Image credit: Mark Daffey
Bikes, hikes and beaches in Tropical North Queensland
Expert mountain bikers aren’t the only ones who can
enjoy Tropical North Queensland’s varied cycling
trails, writes Mark Daffey.
It’s the week before Christmas. The Cairns region is sunning itself under blue skies and the forested confines of Davies Creek National Park are as dry as can be.
Temperatures along this coastal hinterland
consistently creep above 30 degrees and even
now, before 9am, there’s a dripping humidity
that southerners like us take time to acclimatise
to. Adding to the tropical vibe is the high-pitched chirruping chorus of countless unseen cicadas.
Steve Rankine, owner of Port Douglas-based
cycle touring outfit Bike’n’Hike Adventure Tours, hoists our bikes off the back of his
trailer. The one he hands to Finn, my nine-year-
old son, is bigger than he’s used to and
contains more gears than he knows what to
do with. Finn isn’t perturbed though. Excited
is a more apt description, and after several
laps adjusting to the change around the car
park outside the Davies Creek Trail Network,
he declares himself raring to go.
My wife Michelle receives a dual-suspension
monster dubbed ‘Death Adder’. Surprisingly, it’s the same as the one I’m given, except mine is nicknamed ‘Taipan’.
Steve and his youthful co-guide Sam Wood
pick out a route from a trail map board erected
outside the bike park entrance. Mountain bike
tracks are colour-coded like ski trails, with
green trails for beginners, blue for intermediate
level riders, black for advanced, and double
black diamond trails reserved for confident
expert riders. How they’re determined depends
on the type of obstacles they contain or how
steep they’re pitched.
Ours is a 10-kilometre loop that’s shaded
green all the way. It’s an ideal introductory ride
and should be a doddle, even for relative
novices like us. Clearly, though, Michelle hasn’t
read the script, and we’ve barely pedalled 50
metres before she’s eating dirt after clipping a
handlebar on a tree.
Image credit: Mark Daffey
Sam scoots on ahead and I try in vain to
keep up. Finn’s doing really well immediately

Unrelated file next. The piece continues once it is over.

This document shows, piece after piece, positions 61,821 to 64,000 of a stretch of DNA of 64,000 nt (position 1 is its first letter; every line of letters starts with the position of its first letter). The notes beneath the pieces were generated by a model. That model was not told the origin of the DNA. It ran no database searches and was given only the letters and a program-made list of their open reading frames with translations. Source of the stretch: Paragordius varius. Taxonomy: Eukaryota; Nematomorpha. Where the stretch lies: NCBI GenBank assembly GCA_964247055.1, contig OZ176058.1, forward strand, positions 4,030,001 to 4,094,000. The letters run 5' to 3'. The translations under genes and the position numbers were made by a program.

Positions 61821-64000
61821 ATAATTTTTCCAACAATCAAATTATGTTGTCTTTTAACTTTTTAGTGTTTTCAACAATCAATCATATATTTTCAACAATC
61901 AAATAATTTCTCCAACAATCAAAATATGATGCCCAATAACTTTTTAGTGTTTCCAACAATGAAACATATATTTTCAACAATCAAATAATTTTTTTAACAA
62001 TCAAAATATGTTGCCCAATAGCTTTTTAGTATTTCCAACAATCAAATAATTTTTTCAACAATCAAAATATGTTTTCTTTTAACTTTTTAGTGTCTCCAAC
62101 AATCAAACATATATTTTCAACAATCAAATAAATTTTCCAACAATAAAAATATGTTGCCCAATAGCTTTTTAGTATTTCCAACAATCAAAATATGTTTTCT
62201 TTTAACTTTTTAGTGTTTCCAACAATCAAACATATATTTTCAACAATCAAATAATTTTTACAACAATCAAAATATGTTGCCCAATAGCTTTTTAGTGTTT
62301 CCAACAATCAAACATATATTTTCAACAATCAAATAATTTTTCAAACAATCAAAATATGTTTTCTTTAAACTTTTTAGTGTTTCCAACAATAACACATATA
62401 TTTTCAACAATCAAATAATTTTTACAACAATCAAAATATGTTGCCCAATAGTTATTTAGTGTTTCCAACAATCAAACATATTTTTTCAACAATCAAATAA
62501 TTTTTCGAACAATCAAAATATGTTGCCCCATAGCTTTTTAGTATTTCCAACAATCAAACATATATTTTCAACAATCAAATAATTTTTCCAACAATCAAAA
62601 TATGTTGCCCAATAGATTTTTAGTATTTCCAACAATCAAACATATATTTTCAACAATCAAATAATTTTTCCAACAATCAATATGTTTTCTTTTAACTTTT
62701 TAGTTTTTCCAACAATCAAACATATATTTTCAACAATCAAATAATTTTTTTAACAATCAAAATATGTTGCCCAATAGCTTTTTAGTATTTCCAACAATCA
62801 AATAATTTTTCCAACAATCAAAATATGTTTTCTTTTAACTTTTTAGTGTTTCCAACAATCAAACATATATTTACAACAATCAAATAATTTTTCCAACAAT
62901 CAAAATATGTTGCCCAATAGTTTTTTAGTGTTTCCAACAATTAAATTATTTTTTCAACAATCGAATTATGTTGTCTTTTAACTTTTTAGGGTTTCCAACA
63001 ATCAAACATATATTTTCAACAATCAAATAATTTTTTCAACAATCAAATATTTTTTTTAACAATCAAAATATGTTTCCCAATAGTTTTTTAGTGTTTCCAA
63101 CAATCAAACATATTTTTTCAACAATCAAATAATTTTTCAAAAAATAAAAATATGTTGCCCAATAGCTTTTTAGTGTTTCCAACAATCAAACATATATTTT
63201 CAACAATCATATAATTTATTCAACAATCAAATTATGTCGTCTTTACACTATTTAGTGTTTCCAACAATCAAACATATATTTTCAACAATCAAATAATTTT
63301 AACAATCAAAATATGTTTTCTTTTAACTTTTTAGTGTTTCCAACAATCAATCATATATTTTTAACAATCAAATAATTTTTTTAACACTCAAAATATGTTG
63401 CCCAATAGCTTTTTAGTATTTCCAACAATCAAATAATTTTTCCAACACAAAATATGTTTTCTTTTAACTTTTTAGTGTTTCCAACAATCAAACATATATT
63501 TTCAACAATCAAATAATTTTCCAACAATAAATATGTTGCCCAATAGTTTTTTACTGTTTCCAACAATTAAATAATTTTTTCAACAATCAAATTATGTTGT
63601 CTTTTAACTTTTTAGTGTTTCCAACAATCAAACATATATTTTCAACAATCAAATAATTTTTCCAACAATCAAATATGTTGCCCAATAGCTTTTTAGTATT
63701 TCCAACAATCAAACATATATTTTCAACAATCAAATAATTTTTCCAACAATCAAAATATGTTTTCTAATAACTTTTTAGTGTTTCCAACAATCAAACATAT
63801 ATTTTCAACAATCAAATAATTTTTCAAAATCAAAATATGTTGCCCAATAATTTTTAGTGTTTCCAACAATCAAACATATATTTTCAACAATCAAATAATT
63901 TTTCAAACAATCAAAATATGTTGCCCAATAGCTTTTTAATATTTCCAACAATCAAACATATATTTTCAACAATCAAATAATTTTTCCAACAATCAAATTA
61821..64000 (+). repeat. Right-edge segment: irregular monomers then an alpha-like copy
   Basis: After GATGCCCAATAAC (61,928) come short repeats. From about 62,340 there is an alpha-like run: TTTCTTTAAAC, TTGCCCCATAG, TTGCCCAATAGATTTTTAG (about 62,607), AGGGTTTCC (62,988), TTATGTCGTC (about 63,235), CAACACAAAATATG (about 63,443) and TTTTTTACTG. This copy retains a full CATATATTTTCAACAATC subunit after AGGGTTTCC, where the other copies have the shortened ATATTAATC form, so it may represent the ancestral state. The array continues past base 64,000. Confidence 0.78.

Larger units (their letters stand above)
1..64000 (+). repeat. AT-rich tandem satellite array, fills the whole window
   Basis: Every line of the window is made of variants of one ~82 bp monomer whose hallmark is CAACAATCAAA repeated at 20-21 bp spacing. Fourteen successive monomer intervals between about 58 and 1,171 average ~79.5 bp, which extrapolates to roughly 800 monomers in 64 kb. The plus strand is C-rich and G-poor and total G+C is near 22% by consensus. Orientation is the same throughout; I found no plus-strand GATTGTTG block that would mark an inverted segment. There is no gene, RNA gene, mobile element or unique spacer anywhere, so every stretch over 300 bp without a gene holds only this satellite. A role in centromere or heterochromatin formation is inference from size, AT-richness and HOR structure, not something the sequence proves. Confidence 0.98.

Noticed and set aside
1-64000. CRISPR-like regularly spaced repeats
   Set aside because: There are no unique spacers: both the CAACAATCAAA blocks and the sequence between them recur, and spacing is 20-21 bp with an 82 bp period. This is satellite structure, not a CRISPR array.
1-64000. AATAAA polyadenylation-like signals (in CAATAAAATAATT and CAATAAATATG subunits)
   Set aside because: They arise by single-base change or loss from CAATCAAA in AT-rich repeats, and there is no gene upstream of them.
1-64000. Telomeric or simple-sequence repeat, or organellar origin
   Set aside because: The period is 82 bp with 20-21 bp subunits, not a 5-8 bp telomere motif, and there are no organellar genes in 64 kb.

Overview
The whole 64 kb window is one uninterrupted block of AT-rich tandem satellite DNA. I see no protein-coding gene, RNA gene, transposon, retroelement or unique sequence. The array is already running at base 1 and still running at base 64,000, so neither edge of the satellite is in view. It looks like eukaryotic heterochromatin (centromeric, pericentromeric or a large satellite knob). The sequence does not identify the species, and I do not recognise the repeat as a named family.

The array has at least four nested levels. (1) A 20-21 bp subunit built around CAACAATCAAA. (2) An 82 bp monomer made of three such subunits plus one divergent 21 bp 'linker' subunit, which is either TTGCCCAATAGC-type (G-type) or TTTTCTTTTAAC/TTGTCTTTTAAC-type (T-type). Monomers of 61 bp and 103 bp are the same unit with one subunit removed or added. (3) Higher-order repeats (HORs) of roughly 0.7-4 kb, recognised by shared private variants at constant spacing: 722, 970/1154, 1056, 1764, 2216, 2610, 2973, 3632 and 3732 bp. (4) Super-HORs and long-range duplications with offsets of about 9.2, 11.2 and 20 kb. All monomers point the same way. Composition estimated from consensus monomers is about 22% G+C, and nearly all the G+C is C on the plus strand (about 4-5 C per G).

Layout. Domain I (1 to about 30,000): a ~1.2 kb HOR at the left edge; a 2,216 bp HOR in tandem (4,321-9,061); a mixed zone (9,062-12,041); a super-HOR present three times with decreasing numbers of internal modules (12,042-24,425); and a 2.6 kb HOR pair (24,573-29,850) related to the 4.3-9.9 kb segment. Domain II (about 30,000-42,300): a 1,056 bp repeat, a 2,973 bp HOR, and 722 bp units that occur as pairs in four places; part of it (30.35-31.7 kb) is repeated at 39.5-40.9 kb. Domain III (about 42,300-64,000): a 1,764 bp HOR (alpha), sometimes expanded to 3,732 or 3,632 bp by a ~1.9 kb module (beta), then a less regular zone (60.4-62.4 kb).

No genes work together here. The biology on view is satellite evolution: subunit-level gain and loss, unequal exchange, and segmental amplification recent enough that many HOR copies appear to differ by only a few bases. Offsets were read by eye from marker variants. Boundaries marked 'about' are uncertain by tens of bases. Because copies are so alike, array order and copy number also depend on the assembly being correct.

behind me, leaning into the curves like a pro
and urging me forward whenever he’s in
earshot. By the time we return to the car park,
sweat is pouring down our brows and stinging
our eyes. A cooling dip in nearby Lake Eacham
sounds the perfect tonic but Finn
is eager to go around again.
Activities for all
It’s the first of five days we spend
cycling along mountain bike trails
and on the beaches. It’s a tight
itinerary where we spend a night in
Port Douglas, Atherton, Mission
Beach and Cairns. It sounds busy,
but we’re really only getting a taste
of each place. And we haven’t
been one-dimensional in our
Rides are interspersed with a
visit to Hartley’s Crocodile
Adventures and a snorkelling
excursion to the Low Isles, out of
Port Douglas. We spend a few
hours strolling through the Historic Village
Herberton in the Atherton Tablelands. And in
Mission Beach we join a morning tour learning
about and tasting chocolate on a cocoa farm.
We’ve allowed just enough time to relax as
well. The swimming pools in each of the hotels, resorts and caravan parks we stay in are
godsends at the end of each day. And while
travelling between Atherton and Mission
Beach, we stop to swim in the plunge pool
beneath Millaa Millaa Falls, and again at
Josephine Falls on our way back to Cairns.
Spoiled for choice
But it’s the cycling we’re mainly here to sample.
Mountain bikers and trail riders are spoiled for
choice here, with dozens of options available
courtesy of generous funding allowances by
regional tourism bodies, local councils, bike